China’s broadest economic reforms since the 1990s will add less than half a percentage point to annual growth this decade, a survey showed, underscoring the likelihood of a cut in the nation’s expansion target.
Vice President Joseph Biden arrives in Japan today on a trip to demonstrate the American commitment to the Asia-Pacific and defuse tensions over a Chinese air defense zone that drew criticism from the U.S. and its allies.
China’s broadest plans for economic reform since at least the 1990s circulated on Internet bulletin boards hours before their official release, in a reprise of challenges authorities have had with early data publication.
China’s state-owned companies, coddled by cheap credit and sheltered monopolies for years, face a less comfortable future after Communist Party leaders pledged to give market forces a bigger role in the economy.
China elevated the role of markets while maintaining the state’s dominance in the nation’s economic strategy, seeking to balance finding new sources of growth with sustaining the Communist Party’s grip on power.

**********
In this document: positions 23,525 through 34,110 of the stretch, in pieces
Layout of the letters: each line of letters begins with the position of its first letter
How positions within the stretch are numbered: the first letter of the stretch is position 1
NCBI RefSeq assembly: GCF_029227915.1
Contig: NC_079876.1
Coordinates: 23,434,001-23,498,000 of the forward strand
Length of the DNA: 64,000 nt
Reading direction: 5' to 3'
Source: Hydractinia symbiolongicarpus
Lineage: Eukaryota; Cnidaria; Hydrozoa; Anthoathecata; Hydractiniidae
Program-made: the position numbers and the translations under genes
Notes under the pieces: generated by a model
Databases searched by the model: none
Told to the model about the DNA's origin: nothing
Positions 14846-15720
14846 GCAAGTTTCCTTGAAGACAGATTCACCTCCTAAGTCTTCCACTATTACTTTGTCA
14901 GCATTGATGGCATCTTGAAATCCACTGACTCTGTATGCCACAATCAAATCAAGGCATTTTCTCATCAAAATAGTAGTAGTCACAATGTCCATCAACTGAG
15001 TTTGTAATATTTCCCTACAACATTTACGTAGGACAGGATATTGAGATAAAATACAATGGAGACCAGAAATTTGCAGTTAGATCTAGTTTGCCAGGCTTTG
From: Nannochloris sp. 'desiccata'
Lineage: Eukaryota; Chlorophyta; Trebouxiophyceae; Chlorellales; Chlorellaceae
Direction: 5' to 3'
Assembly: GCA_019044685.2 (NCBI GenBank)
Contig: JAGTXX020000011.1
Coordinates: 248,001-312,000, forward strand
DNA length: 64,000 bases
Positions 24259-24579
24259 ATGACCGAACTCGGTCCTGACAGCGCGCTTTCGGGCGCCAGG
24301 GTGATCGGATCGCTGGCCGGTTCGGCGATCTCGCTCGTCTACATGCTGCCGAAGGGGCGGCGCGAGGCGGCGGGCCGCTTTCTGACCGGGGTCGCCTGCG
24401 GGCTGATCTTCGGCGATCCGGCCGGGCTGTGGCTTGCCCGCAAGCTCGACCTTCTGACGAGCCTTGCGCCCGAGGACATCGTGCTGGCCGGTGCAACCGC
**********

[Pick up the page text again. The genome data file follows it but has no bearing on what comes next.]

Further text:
China elevated the role of markets in the nation’s economic strategy after President Xi Jinping oversaw a gathering of Communist Party leaders while stopping short for now of unveiling detailed policy shifts.
The odds of a severe slowdown in China or a credit crisis will fall after a Communist Party summit in November as leaders tackle local-government debt and financial reforms, a Bloomberg News survey indicates.
China’s plan to set up a test zone in Shanghai with reduced state control over policies from interest rates to foreign investment has split analysts over whether it will boost the economy across the nation.